Universal health coverage for every child in N.J. is imminent. All that’s needed is Murphy’s signature.

Posted Jun 24, 2021

There are about 88,000 children in New Jersey who lack health insurance, but perhaps not for much longer.

Both the state Senate and Assembly voted Thursday to approve the “Cover All Kids” bill, which would dedicate $20 million to expand the reach of New Jersey FamilyCare, the state’s Medicaid program.

Gov. Phil Murphy is a lock to sign the bill, (S3798). The budget he introduced in February declared covering all uninsured children a priority.

“This new law will remove the remaining barriers that once and for all creates true universal health care for all of our children,” said the bill’s prime sponsor, Sen. Joseph Vitale, D-Middlesex.

NJ FamilyCare already covers one in three New Jersey children, according to NJ Policy Perspective.

The majority of these 88,000 uninsured children — 58% — come from families whose income already qualifies them for NJ FamilyCare, said Brittany L. Holom-Trundy, a senior analyst with Policy Perspective. It is likely these families just don’t know the program exists, or if they do, believe they don’t qualify for coverage, she said.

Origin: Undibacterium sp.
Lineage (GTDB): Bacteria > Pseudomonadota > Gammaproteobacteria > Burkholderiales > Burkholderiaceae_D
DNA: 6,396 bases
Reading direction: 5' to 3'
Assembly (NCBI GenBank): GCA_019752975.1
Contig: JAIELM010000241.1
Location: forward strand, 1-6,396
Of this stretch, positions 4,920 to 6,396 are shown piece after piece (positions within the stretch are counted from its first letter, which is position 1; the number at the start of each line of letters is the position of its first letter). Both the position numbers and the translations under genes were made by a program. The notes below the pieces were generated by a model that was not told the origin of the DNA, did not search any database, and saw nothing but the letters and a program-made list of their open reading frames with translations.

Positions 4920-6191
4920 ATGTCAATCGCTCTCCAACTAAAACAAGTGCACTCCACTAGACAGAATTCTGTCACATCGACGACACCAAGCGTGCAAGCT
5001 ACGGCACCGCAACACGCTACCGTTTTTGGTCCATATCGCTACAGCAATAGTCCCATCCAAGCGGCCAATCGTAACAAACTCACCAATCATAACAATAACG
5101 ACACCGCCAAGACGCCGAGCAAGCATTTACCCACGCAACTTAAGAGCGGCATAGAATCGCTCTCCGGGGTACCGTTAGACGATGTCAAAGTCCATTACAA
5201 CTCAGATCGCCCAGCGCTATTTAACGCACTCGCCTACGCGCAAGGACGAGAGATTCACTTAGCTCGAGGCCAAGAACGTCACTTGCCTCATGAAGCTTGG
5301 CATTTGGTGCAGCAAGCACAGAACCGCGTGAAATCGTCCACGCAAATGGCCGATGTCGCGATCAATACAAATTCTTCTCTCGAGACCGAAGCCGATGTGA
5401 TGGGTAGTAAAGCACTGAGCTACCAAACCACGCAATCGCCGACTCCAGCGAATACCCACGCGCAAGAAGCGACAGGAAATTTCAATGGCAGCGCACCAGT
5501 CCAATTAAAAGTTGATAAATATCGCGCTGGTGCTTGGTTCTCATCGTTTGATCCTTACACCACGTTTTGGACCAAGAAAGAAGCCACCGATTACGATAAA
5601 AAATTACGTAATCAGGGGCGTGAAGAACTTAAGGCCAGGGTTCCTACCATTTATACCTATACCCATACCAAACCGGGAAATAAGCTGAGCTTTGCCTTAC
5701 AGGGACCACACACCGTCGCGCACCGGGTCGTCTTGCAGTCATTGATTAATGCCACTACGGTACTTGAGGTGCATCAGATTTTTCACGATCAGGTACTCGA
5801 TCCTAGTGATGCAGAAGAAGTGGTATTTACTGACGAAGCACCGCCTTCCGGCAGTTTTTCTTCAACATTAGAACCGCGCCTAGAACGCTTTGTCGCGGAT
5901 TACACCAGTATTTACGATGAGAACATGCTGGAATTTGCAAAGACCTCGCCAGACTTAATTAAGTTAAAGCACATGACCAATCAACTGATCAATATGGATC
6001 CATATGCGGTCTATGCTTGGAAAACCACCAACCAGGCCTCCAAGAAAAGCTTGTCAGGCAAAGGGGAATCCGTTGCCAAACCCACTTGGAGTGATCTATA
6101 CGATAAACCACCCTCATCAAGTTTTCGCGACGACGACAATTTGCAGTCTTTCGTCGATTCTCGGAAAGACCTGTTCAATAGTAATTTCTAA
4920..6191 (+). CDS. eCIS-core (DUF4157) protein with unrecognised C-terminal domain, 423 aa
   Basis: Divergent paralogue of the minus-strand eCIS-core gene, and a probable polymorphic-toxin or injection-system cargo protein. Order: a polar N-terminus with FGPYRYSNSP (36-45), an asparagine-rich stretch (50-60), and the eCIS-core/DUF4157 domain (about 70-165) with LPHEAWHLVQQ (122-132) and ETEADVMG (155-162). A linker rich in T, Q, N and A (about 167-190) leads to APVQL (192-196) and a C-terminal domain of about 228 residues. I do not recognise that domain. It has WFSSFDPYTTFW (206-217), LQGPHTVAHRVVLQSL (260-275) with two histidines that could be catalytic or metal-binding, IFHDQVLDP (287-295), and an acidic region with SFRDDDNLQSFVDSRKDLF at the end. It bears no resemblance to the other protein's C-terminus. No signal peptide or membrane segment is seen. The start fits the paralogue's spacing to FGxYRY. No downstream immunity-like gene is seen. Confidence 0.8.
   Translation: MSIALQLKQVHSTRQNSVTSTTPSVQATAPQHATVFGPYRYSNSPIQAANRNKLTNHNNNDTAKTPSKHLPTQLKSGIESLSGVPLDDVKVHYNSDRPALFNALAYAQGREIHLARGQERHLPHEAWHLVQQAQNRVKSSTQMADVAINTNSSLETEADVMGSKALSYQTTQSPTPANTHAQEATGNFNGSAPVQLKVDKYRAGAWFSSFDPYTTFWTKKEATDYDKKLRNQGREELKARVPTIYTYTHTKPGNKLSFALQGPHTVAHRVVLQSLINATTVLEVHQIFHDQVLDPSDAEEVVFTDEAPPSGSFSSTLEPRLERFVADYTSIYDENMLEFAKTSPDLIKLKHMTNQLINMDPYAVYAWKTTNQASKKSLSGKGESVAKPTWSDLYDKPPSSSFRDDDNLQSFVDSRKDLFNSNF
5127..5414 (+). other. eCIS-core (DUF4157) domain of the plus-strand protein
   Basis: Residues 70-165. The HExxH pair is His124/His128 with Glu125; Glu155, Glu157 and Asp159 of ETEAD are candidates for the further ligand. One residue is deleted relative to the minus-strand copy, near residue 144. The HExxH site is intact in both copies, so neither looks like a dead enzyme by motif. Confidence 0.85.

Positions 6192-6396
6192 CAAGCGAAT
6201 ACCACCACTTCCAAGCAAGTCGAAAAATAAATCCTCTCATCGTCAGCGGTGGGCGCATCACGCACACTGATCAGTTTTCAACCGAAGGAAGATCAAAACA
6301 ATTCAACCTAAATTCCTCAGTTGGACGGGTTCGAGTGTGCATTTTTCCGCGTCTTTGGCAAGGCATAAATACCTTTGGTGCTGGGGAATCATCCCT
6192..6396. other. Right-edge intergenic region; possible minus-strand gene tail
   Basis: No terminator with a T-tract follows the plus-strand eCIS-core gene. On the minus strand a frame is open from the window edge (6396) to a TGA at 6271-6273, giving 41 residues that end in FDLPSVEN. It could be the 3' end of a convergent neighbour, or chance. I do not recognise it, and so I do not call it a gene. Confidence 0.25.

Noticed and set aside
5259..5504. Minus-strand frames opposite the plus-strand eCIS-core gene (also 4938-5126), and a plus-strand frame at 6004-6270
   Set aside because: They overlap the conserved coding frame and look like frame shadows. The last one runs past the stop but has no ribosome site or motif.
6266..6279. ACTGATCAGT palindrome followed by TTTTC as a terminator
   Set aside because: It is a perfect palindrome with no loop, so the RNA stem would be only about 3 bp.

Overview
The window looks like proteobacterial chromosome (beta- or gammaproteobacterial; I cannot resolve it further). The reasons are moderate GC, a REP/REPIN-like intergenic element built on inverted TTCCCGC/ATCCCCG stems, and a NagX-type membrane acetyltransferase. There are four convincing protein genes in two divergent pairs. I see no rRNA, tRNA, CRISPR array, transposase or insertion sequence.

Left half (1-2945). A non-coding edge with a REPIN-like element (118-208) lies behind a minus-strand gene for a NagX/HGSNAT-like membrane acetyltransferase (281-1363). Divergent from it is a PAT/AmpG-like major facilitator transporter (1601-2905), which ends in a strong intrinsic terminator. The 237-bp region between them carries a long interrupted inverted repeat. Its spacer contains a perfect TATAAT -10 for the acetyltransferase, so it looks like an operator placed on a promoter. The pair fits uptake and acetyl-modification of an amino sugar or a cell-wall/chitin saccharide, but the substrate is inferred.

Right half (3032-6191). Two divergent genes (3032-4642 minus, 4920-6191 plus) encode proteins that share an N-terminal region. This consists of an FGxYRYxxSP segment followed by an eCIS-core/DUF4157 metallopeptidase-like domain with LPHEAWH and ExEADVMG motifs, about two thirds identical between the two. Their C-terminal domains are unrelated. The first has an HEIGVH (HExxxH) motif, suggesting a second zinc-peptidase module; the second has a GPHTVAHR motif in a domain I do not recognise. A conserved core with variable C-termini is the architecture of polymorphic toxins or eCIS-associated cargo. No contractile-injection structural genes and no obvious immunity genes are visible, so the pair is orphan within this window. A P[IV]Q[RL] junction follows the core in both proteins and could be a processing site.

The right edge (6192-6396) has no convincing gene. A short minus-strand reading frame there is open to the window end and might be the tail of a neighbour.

The legislation also makes covering children easier by eliminates waiting periods and premiums for income-eligible families. Families who make too much to qualify for free care may request a hardship exemption from the state, according to the bill.

Families who make too much money to qualify for free coverage may buy a policy at a reduced rate under the FamilyCare Advantage program, which would be created under the legislation. The state formerly operated a FamilyCare Advantage program but it folded after the Affordable Care Act, the landmark health care law, took effect in 2014.

The bill also requires the state Department of Human Services to launch a campaign to boost enrollment. It also requires the governor to include a $20 million line item for this purpose in the budget annually.

The Assembly approved the bill by a 70-0 vote with three abstentions. The Senate approved it 39-0.

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published this page in News and Politics 2021-06-25 03:22:59 -0700